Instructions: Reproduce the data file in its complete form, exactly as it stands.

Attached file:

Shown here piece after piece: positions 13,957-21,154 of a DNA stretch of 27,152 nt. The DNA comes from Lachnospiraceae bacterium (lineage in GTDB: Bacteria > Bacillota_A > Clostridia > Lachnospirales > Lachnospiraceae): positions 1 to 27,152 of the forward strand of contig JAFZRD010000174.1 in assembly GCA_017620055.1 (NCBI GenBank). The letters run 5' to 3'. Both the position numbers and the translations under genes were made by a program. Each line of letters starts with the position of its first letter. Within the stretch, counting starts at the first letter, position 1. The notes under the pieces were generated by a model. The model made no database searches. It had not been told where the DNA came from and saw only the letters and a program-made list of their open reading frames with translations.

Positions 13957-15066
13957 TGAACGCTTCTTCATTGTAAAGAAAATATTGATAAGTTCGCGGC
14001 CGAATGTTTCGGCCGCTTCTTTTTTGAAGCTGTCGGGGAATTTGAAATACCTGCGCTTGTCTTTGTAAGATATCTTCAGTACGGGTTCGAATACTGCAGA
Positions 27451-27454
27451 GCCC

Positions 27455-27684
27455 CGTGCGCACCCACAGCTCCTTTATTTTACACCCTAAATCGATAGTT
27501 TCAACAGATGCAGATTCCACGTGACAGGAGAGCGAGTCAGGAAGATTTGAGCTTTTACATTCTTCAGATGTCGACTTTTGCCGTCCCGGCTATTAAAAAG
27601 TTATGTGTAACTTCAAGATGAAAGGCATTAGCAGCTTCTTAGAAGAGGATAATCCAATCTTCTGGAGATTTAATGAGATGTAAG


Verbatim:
Shown here piece after piece: positions 13,957-21,154 of a DNA stretch of 27,152 nt. The DNA comes from Lachnospiraceae bacterium (lineage in GTDB: Bacteria > Bacillota_A > Clostridia > Lachnospirales > Lachnospiraceae): positions 1 to 27,152 of the forward strand of contig JAFZRD010000174.1 in assembly GCA_017620055.1 (NCBI GenBank). The letters run 5' to 3'. Both the position numbers and the translations under genes were made by a program. Each line of letters starts with the position of its first letter. Within the stretch, counting starts at the first letter, position 1. The notes under the pieces were generated by a model. The model made no database searches. It had not been told where the DNA came from and saw only the letters and a program-made list of their open reading frames with translations.

Positions 13957-15066
13957 TGAACGCTTCTTCATTGTAAAGAAAATATTGATAAGTTCGCGGC
14001 CGAATGTTTCGGCCGCTTCTTTTTTGAAGCTGTCGGGGAATTTGAAATACCTGCGCTTGTCTTTGTAAGATATCTTCAGTACGGGTTCGAATACTGCAGA
Positions 27451-27454
27451 GCCC

Positions 27455-27684
27455 CGTGCGCACCCACAGCTCCTTTATTTTACACCCTAAATCGATAGTT
27501 TCAACAGATGCAGATTCCACGTGACAGGAGAGCGAGTCAGGAAGATTTGAGCTTTTACATTCTTCAGATGTCGACTTTTGCCGTCCCGGCTATTAAAAAG
27601 TTATGTGTAACTTCAAGATGAAAGGCATTAGCAGCTTCTTAGAAGAGGATAATCCAATCTTCTGGAGATTTAATGAGATGTAAG